Belair Mansion and Stable
Washington was a friend and contemporary of former Maryland Governor Benjamin Ogle, who owned a home, garden and stables located just outside of what is today Washington, D.C. The holdings included a deer park for hunting and a supply of venison to the household. (A deer park is a concept borrowed from great English estates and was considered a mark of gentility.) Records show that in 1785, Washington wrote Ogle to thank him for offering to provide several fawns for the deer park being designed at Mount Vernon. Ogle was serving as Maryland’s governor in 1799, when Washington died. He proclaimed Maryland’s official mourning period and led the procession and memorial service in the capital city. 12207 Tulip Grove Drive, Bowie, MD 20715, 301-809-3089, www.cityofbowie.org/comserv/museums.htm
Fort Washington Park
Fort Washington was built on the site of Warburton Plantation, land owned by the Diggs family and located across the Potomac River from Washington’s home at Mount Vernon. Washington visited this site often because he had social connections with this neighboring family. The first version of the fort was begun after Washington’s death, in 1808. It was destroyed by the British in the War of 1812, and then was rebuilt as an outer defense for Washington, D.C., Georgetown and Alexandria. 13551 Fort Washington Road, Fort Washington, MD 20744, 301-763-4600, www.nps.gov/fowa
The home of Major Thomas Snowden was constructed between 1770 and 1785, and he and his family welcomed many distinguished guests into the mansion. Records show that Washington stopped at Montpelier en route to Philadelphia as a delegate to the Constitutional Convention in May 1787, and again that September on his way home. Martha Washington and her party stayed here in 1789 on their way to attend the inauguration of her husband as he became the first president. Route 197 and Muirkirk Road, Laurel, MD 20708, 301-953-1376, www.pgparks.com
Town of Prince Frederick
Washington stayed overnight in Prince Frederick on August 21, 1760. He was passing through on his way to pick up a custom-made boat from the town of Benedict in neighboring Charles County (see below). Though nobody is certain where he stayed, it’s likely that the British burned the site during the War of 1812. Calvert County Tourism, 176 Main Street, Suite 101, Prince Frederick, MD 20678, 410-535-4583, www.co.cal.md.us
Founded in 1683, this is where a vessel was constructed for Washington in 1760 (see Calvert County reference above). Charles County Tourism, 800-766-3386, www.explorecharlescomd.com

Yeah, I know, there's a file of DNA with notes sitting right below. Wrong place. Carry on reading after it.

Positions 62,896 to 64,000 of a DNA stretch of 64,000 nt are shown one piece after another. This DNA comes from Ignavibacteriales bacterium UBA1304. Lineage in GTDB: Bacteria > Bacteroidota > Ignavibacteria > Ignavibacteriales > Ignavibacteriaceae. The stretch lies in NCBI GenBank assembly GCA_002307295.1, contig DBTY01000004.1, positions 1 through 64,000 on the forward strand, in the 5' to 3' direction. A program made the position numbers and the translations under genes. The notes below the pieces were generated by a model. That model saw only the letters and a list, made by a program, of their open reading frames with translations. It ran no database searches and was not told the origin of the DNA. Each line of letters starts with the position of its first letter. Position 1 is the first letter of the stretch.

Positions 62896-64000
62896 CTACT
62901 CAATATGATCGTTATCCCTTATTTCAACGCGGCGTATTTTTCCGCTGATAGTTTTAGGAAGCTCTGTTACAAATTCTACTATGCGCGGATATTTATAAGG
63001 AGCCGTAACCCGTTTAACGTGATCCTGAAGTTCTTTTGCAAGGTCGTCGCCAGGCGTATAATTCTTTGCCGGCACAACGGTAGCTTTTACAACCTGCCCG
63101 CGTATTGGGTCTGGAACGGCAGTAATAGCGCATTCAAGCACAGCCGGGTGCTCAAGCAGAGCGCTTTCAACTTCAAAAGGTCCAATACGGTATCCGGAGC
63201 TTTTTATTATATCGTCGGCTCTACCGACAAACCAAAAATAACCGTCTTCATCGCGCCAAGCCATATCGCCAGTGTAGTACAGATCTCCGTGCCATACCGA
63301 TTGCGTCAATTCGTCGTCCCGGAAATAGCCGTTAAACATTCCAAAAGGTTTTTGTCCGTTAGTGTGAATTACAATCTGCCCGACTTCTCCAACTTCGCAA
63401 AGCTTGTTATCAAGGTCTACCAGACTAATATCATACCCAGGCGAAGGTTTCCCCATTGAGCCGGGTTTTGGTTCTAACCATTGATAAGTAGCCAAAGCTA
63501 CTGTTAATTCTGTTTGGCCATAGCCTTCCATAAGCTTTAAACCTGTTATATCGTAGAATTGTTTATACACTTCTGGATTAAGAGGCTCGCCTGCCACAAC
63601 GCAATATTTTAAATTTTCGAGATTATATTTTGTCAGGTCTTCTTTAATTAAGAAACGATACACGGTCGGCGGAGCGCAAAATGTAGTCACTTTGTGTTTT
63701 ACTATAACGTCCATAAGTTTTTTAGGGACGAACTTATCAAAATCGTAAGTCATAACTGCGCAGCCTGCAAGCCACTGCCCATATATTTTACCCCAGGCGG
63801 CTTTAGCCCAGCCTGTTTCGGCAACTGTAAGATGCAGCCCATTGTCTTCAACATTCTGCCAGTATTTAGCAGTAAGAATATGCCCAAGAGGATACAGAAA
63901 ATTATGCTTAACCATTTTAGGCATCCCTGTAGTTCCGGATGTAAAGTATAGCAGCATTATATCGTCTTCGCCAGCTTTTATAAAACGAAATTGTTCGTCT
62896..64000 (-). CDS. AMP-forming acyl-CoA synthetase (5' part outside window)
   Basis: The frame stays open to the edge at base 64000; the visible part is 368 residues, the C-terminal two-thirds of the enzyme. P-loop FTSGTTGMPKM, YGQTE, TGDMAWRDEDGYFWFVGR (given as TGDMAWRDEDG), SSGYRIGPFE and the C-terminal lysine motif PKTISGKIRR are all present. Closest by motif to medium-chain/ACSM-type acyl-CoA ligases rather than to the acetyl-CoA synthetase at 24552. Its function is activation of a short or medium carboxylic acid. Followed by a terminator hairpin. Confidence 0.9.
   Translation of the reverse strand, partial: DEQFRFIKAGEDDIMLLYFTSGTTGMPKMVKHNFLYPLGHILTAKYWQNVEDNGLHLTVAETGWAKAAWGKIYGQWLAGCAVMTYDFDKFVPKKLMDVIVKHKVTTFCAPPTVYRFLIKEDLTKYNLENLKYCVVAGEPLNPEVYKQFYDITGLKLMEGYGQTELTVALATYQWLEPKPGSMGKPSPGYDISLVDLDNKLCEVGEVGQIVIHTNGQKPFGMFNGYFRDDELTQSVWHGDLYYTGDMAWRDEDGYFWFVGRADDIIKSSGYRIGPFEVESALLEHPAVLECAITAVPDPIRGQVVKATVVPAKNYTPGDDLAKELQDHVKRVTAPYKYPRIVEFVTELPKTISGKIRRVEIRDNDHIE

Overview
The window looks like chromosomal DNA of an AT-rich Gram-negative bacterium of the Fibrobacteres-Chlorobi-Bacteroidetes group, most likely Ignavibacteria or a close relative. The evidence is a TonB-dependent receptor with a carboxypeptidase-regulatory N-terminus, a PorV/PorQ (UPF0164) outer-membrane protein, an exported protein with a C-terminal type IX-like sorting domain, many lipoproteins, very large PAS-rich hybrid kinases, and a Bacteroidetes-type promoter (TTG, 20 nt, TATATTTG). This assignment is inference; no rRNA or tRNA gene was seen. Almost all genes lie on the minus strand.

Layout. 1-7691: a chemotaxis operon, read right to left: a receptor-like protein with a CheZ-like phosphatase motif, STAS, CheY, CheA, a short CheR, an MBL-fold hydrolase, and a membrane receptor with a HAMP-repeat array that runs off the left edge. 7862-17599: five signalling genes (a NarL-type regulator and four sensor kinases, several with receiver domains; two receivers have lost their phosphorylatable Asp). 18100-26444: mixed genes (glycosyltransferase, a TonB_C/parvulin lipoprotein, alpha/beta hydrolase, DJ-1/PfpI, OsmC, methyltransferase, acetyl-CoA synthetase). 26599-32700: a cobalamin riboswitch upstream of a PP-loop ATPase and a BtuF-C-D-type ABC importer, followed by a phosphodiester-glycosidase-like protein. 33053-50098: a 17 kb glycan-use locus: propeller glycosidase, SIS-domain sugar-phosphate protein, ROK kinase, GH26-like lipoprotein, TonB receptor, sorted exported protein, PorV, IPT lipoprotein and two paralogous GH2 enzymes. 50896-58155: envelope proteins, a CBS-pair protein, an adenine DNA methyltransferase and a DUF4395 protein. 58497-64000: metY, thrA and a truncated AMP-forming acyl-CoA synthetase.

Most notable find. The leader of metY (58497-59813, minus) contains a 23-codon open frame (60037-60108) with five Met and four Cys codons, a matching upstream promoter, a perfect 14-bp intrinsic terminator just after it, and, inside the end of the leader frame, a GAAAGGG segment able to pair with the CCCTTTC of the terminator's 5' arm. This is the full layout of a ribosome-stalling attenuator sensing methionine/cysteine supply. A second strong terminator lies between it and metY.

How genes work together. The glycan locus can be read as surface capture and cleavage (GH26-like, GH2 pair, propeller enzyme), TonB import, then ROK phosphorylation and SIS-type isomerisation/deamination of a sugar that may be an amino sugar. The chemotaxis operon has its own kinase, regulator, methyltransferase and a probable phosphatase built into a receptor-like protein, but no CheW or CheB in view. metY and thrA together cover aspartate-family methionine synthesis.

Durham Parish Church
A brick serpentine wall was erected in front of this circa 1692 church in 1932 to commemorate the 200th anniversary of Washington’s birth. The parish chose to erect the wall in Washington’s honor because his diaries mention a visit here. 8685 Ironsides Road, Nanjemoy, MD 20662, 301-743-7099, www.edow.org/durhamparish
“The Retreat” and “Rose Hill”
These historic homes in the town of Port Tobacco once belonged to close friends of Washington. Both are now private residences, but there are historical markers on site and visitors can drive by to take a look. The Retreat was the home of Daniel St. Thomas Jenifer, the first president of the Maryland Senate (from 1777 to 1781). Rose Hill belonged to Dr. Gustavus Brown, who is buried at the site. He was one of the physicians in attendance at Washington’s death. Charles County Tourism, 800-766-3386, www.explorecharlescomd.com
Smallwood State Park
General William Smallwood was the governor of Maryland from 1785 to 1788, after serving as commander of the Maryland Troops. Those troops saved Washington’s Army at Long Island. Washington visited the general at his home, which is located within the park, in 1786. 2750 Sweden Point Road, Marbury, MD 20658, 301-743-7613, www.dnr.state.md.us/publiclands/southern/smallwood.html
In 1775 Washington bought 600 acres of land on Liverpool Point Road near the town of Nanjemoy. He retained the property, which is noted with a historic marker, until his death. Charles County Tourism, 800-766-3386, www.explorecharlescomd.com
Because of the Tavern’s strategic location on the main thoroughfare between Baltimore and Philadelphia, this was a favorite stopping place for Washington and other Colonial forefathers, as noted in his diary. 259 Broad Street, Perryville, MD 21093, 410-642-3703, www.perryvillemd.org
This college was founded in 1782, making it the 10th oldest chartered college in the United States and the first college of the new nation. The college was named for Washington, who was an early benefactor -- he donated 50 guineas toward its founding -- and a member of the Board of Visitors and Governors. Reports indicate that Washington granted the College of Chester permission to bear his name as a symbol of his appreciation for the patriotic acts of Kent County’s citizens, and to thank them for supplying flour to the Continental Army during the Revolution. 300 Washington Avenue, Chestertown, MD 21620, 410-778-2800, www.washcoll.edu
Wye Grist Mill and Museum
This mill provided ground wheat for Washington’s troops, thereby earning the nickname “the bread basket of the American Revolution.” Route 662, Wye Mills, MD 21679, 410-827-6909, www.historicqac.org
This quiet, waterfront village was once home to Washington’s mother. Self-guided walking tours lead visitors past plantation houses, historic B&B’s and the Whitehaven Ferry. Route 352, Whitehaven, MD 21856, 410-543-2765, www.co.wicomico.md.us/publicworks/roads.htm